Making the SAT optional may have made admissions fairer at Bates, but it certainly hasn't made acceptance any easier. The school's applicant pool has nearly doubled since it dropped the score-requirement, and Mitchell says that Bates does require additional writing samples and recommends a personal interview. Those who do choose to submit their score are by no means given preferential treatment. Within each student's admissions folder, the score doesn't appear until the middle third — after all the high-school academic records. That way, the score has less impact on the panel's first impression.

"I would say mostly it's a confirming credential. If it's not there, we don't think less of the student," says Mitchell. "We just move onto the next piece of information."

No SATs Means More Work for Admissions

However, taking all of the extra materials a student submits into account is time-consuming. This year, Bates expects a record number of applications; Mitchell says that admissions counselors normally wind up reading each one cover to cover, multiple times.

"If we had 16,000 applications, we'd be hard-pressed to do that," he says.

But 16,000 or more applications is the reality for many larger universities. Without the SATs as a guide, admissions officers could get buried in the avalanche of applications.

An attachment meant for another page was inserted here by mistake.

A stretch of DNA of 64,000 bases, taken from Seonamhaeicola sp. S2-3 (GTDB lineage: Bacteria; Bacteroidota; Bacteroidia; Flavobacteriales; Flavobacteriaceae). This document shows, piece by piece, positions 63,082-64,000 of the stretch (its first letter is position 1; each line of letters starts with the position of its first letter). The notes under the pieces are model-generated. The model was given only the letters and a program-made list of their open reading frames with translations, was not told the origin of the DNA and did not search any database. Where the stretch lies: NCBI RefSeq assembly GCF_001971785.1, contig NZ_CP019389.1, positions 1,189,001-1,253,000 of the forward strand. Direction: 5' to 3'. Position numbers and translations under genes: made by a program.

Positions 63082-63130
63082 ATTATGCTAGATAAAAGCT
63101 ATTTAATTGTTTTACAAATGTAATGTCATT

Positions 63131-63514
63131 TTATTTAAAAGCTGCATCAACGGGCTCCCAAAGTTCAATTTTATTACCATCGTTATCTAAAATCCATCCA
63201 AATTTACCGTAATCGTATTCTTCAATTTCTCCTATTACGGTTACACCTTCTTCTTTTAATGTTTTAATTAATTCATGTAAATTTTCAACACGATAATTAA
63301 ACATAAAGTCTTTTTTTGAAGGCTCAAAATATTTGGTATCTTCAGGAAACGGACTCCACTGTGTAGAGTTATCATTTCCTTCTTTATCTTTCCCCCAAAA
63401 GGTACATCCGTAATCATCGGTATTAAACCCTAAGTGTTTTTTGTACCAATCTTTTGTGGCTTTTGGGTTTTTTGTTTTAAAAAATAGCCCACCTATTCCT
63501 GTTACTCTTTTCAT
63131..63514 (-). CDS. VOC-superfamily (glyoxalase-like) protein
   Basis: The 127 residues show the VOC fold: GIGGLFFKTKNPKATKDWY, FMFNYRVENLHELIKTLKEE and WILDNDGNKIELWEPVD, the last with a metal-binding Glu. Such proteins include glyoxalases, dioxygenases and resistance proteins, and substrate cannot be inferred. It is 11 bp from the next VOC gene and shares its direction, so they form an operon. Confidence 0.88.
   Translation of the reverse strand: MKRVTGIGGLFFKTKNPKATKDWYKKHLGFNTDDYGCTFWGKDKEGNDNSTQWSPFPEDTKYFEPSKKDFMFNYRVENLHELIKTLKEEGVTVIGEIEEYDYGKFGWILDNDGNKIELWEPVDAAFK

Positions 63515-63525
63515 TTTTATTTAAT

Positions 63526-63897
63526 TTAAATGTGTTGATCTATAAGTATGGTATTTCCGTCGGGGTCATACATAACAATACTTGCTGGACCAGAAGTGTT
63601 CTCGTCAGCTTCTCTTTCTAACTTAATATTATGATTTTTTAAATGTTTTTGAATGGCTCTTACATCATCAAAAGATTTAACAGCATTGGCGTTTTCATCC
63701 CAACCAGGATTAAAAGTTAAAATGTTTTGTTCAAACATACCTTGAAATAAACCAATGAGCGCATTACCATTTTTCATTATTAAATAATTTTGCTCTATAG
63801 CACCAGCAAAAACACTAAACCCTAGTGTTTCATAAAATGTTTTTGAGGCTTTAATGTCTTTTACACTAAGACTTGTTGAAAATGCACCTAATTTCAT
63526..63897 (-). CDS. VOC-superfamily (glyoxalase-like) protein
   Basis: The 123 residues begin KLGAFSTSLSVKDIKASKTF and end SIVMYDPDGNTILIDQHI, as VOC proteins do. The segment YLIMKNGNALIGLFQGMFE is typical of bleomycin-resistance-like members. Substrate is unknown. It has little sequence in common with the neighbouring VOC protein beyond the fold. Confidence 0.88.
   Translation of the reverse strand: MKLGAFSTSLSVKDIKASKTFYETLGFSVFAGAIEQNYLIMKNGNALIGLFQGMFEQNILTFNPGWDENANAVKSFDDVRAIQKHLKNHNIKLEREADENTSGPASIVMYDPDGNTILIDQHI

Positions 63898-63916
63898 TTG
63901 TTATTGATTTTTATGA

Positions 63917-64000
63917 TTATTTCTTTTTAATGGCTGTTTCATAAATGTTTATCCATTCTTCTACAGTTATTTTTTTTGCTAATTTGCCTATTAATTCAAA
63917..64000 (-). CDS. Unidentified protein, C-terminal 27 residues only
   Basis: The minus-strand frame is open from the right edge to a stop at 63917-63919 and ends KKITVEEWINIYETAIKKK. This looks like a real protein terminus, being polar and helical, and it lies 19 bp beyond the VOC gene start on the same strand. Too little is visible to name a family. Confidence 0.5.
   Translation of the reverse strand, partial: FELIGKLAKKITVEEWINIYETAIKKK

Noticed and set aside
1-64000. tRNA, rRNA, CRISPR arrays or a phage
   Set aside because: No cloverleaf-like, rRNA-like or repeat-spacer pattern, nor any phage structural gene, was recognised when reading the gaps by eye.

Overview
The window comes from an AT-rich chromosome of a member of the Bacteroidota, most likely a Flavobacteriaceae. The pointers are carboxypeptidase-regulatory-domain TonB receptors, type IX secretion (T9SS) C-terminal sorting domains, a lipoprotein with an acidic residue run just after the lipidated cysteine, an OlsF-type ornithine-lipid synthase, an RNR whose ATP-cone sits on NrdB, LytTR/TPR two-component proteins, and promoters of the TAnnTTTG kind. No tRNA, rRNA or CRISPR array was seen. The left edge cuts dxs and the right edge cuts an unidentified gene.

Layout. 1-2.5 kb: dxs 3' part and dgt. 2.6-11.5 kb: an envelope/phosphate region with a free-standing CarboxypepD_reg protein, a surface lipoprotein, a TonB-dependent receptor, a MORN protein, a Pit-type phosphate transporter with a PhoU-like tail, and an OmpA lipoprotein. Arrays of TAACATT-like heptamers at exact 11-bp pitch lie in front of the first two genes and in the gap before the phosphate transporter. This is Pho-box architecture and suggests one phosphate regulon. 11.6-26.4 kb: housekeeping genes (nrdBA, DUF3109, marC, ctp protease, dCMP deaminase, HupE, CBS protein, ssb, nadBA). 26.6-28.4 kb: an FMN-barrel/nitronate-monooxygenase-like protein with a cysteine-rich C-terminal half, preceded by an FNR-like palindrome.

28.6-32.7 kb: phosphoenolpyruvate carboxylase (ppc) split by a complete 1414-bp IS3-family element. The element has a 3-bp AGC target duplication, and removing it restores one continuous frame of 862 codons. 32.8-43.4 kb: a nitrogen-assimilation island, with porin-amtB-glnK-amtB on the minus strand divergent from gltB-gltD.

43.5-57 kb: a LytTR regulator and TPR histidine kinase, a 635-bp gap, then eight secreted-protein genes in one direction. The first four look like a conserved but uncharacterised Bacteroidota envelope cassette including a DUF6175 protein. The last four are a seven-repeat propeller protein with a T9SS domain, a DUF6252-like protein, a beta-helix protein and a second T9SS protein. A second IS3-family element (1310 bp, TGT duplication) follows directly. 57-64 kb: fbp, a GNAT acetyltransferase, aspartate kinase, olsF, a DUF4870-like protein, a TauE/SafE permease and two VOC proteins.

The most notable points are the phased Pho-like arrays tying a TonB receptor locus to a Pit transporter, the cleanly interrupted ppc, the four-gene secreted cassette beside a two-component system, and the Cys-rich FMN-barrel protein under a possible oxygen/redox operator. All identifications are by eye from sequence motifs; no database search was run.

"It's just this blizzard of paper," says Ned Johnson. He runs Prep Matters, a Washington, D.C.-based firm that trains students in the art of standardized testing.

Johnson thinks it's feasible for some schools to put together an exemplary student body without standardized test scores. But he points out that as more students apply to more schools, having a score to put with a GPA can help busy admissions counselors make the most of their time. That's one reason why the majority of colleges and universities will continue to stick with standardized tests for the foreseeable future.

If You Have to Test, Choose Wisely

In recent years, the ACT — an alternative to the SAT — has become more popular and widely accepted as a college entry exam. Some students who perform poorly on the SAT find success on the ACT. Johnson says that nearly half of the students that come to Prep Matters now take the ACT, at least just to see how they do.

"It's a more straight-forward test," he says, "and some people think, maybe, that there's not as much trickery."

The ACT isn't as long as the SAT and includes fewer sections, so it's potentially less stressful for some students. A few years back, college admissions offices started taking the ACT more seriously as a substitute for the SAT.

But the SAT isn't the same as it used to be, either. Two years ago, the College Board revamped the reading comprehension questions and added a writing section. But Johnson fears the writing section may only serve to lengthen the test. He takes the exam himself, whenever possible, and admits that even he has trouble completing the timed essays — which always appear first on the exam.

"If people aren't happy with their essay at the beginning," he says, "it can rattle a student for the rest of the test."

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Thomas Pierce